Plastic Bag Restrictions Nickel and Dime Consumers

Taxation Issues - The American Consumer Institute

Amidst a 40-year high inflation rate that now stands at 7.9% nationally, numerous cities, states, and counties throughout the country are moving ahead with plans to introduce bans or taxes on plastic bags that will nickel and dime consumers for everyday shopping. 

Predicated on the notion that such restrictions are needed to help combat climate change, end dependence on fossil fuels, and reduce product waste, plastic bag bans and taxes on plastic bags have quickly become a popular component of various new green initiatives introduced by politicians. They are frequently touted as easy steps communities can take to reduce their carbon footprint and practice sustainable living. Unfortunately, these bans and taxes frequently just mask the desire of politicians to generate additional tax revenue.

Numerous examples can be found across the country at different levels of government. For instance, the city of Philadelphia recently introduced a plastic bag ban for all commercial businesses throughout the city that will take effect April 1st. After this date, any business caught providing a customer with a plastic bag will face a minimum penalty of $150 fine per violation. Many other cities, like Boston, Chicago, Los Angeles, San Francisco, and Seattle, already have similar bans in place. Others have instead chosen to introduce taxes on plastic bag use.

Several states, including California, Connecticut, Delaware, Hawaii, Maine, New York, Oregon, Vermont, and Washington, also have plastic bag bans. However, more are joining all the time, and usually without the consent of state residents who seldom have an opportunity to vote on such measures.

For example, New Jersey recently approved the strictest plastic bag ban in the country. First signed into law by Gov. Phil Murphy in Sept. 2020, the ban will take effect later this year and will prohibit the distribution of all single-use plastic bags at stores throughout the state. In addition, paper bags and Styrofoam containers will also be banned at most large grocery stores, so consumers will either need to purchase a reusable bag or bring their own. Penalties for any business caught disobeying the law include first being issued a warning, followed by a $1,000 fine for the second offense, and a $5,000 fine for any subsequent offense.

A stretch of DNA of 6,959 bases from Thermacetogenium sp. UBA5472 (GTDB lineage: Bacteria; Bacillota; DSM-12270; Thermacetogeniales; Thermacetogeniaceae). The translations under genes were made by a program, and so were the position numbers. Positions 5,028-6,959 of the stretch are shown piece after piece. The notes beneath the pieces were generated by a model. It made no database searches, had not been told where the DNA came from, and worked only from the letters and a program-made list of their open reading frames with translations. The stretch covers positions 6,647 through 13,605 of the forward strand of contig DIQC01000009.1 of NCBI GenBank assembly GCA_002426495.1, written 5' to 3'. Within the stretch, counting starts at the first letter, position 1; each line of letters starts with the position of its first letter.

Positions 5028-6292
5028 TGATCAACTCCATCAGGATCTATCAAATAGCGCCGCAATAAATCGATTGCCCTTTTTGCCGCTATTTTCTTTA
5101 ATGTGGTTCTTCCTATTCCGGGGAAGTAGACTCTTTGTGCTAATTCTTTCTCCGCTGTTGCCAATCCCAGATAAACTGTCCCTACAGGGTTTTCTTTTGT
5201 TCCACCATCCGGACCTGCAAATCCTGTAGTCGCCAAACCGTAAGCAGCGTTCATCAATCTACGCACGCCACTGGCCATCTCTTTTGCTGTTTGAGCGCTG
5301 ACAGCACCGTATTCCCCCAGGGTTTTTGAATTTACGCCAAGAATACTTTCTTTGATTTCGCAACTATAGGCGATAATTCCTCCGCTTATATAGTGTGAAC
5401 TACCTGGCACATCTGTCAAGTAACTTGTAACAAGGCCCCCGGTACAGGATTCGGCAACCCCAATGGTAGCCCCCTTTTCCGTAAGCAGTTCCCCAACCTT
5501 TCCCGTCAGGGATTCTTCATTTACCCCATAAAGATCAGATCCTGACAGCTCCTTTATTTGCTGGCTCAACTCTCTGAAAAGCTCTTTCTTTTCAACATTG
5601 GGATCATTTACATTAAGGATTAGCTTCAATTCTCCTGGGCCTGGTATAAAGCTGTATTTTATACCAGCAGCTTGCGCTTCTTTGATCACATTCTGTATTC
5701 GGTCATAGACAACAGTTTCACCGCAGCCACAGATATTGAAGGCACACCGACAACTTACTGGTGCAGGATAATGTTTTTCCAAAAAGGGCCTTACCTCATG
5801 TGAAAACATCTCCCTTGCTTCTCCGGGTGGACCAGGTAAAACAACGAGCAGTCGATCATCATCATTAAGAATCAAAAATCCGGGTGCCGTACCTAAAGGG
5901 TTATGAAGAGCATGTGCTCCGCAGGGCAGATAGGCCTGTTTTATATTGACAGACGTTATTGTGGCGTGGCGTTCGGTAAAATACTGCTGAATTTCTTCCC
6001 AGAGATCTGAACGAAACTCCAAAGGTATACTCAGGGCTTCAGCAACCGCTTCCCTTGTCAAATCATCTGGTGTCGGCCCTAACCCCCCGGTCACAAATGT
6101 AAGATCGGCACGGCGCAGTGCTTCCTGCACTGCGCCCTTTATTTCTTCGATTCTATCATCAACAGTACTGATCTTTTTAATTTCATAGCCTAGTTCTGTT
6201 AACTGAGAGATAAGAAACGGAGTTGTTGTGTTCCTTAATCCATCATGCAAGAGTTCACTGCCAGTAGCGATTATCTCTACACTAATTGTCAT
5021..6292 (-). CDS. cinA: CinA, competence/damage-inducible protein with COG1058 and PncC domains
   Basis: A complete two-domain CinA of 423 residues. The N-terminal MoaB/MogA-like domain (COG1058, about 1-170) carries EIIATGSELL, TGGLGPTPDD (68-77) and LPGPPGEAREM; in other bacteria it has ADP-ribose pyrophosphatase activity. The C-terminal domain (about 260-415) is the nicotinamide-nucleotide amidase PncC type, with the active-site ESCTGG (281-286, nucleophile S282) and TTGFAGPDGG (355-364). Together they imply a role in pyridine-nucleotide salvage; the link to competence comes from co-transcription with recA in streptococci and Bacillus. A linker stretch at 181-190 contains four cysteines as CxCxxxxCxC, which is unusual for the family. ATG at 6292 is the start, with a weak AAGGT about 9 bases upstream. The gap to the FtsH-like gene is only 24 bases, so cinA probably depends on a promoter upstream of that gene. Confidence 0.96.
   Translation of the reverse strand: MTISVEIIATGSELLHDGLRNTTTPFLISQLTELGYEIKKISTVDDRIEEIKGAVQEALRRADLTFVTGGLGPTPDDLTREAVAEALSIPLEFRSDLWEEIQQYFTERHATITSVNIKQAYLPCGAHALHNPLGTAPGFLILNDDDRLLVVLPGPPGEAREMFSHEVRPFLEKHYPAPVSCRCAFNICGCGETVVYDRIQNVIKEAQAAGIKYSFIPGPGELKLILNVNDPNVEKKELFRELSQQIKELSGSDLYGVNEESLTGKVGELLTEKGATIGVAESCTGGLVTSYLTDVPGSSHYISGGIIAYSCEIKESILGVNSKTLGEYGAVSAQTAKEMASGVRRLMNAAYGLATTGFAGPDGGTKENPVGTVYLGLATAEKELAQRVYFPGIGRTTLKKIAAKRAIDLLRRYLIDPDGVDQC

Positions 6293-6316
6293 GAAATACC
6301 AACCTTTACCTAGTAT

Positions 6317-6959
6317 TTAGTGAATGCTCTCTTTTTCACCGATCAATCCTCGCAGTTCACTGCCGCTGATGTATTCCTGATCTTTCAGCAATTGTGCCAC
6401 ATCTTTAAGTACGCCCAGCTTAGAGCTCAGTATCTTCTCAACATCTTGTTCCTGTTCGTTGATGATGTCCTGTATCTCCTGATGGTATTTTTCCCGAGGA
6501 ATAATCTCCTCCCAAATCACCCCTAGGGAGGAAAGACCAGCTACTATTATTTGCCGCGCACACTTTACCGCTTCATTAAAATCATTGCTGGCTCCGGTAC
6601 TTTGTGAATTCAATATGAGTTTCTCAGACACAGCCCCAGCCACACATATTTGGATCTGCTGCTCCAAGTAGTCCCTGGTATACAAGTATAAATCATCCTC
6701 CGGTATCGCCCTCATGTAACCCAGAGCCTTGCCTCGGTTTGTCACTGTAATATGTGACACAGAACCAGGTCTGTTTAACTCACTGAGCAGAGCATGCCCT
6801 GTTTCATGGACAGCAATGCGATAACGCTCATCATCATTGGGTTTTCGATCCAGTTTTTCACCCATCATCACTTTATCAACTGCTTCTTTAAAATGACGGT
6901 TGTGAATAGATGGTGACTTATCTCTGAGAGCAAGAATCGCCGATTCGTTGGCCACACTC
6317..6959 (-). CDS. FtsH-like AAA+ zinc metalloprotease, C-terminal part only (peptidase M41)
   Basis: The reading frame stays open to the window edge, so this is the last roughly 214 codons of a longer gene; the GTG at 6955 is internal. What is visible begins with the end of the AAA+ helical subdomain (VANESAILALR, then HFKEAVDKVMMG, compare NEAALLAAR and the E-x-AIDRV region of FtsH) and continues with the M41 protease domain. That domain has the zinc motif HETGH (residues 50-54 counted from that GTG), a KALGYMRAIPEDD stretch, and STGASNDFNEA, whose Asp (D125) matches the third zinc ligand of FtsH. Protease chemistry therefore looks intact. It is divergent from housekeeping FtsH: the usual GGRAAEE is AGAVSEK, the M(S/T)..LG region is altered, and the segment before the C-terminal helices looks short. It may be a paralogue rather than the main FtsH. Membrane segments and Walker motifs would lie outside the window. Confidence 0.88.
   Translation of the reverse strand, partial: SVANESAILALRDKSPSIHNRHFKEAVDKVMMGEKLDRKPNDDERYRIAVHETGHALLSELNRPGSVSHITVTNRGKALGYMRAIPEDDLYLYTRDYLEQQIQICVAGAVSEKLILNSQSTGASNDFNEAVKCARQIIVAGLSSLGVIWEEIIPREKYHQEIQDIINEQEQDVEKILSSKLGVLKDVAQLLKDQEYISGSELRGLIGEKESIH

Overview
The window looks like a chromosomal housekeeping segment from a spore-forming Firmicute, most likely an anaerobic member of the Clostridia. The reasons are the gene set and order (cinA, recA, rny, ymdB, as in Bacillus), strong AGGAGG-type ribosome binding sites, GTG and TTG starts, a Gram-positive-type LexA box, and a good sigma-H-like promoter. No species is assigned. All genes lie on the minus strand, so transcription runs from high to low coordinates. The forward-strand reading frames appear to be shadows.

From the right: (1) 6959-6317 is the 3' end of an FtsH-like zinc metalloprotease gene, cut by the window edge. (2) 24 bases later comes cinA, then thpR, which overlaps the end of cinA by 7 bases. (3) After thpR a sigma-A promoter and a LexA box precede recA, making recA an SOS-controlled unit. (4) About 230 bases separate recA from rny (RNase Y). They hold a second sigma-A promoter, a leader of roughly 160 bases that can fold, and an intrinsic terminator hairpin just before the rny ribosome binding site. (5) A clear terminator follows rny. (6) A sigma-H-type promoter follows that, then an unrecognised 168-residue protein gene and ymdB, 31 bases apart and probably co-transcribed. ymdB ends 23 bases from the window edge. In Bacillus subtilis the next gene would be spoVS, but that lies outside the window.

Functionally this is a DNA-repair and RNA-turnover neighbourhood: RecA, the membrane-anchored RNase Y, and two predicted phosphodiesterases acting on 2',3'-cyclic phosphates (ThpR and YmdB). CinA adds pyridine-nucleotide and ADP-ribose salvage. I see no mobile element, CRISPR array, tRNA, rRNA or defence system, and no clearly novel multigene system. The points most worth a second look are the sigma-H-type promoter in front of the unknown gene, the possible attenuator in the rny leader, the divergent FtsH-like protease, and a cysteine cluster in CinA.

State county leaders have also busied themselves writing new laws that limit plastic bag use. In Virginia, several northern counties including Alexandria, Arlington, Fairfax, Falls Church, and Loudoun have recently approved plastic bag taxes that will require residents to pay five cents per disposable bag when shopping. Officials claim the tax is needed to reduce the “negative environmental impact of single use plastic bags” and will be utilized to help fund programs like environmental cleanup and litter collection. Similarly, Montgomery County Maryland has also imposed a five-cent tax on both plastic and paper bags, as part of the county’s “carryout bag law,” which will generate revenue for the Water Quality Protection Charge (WQPC) fund.

These examples highlight just a fraction of the many new bans and taxes on plastic bags that have been introduced across the country. While each is by itself usually fairly limited, together they present a real burden to the American consumer who already must navigate a complicated patchwork of different laws. These new laws also tend to have unintended consequences.

For instance, in places with taxes on plastic bags, the consumer now faces an unnecessary charge on items that can prove extremely useful. Plastic bags can be used for everything from school lunches and packing material to trashcan liners and pet waste. Even a small plastic bag tax poses a danger because it opens the door to future tax increases by government leaders, who may either desire greater tax revenue or believe that additional financial pressure on consumers is needed to influence their behavior.

Other unintended consequences include the tendency of consumers to use alternative bag options that require more energy to produce and cause more harm to the environment. Traditional tote bags have also been found to harbor harmful bacteria.

It is clear that plastic bag bans and taxes have not lived up to expectations. In stark contrast to the advantages envisioned by politicians, these restrictions have not benefitted the consumer, and it is questionable whether they have even benefited the environment. Lawmakers would be wise to repeal these cumbersome laws and trust Americans to make the right choice for their situation. Furthermore, if lawmakers desire to reduce plastic waste, they should encourage voluntary cooperation and support new innovative technologies that can serve as suitable alternatives. Choosing to nickel and dime consumers for everyday items is the wrong approach to creating positive change.

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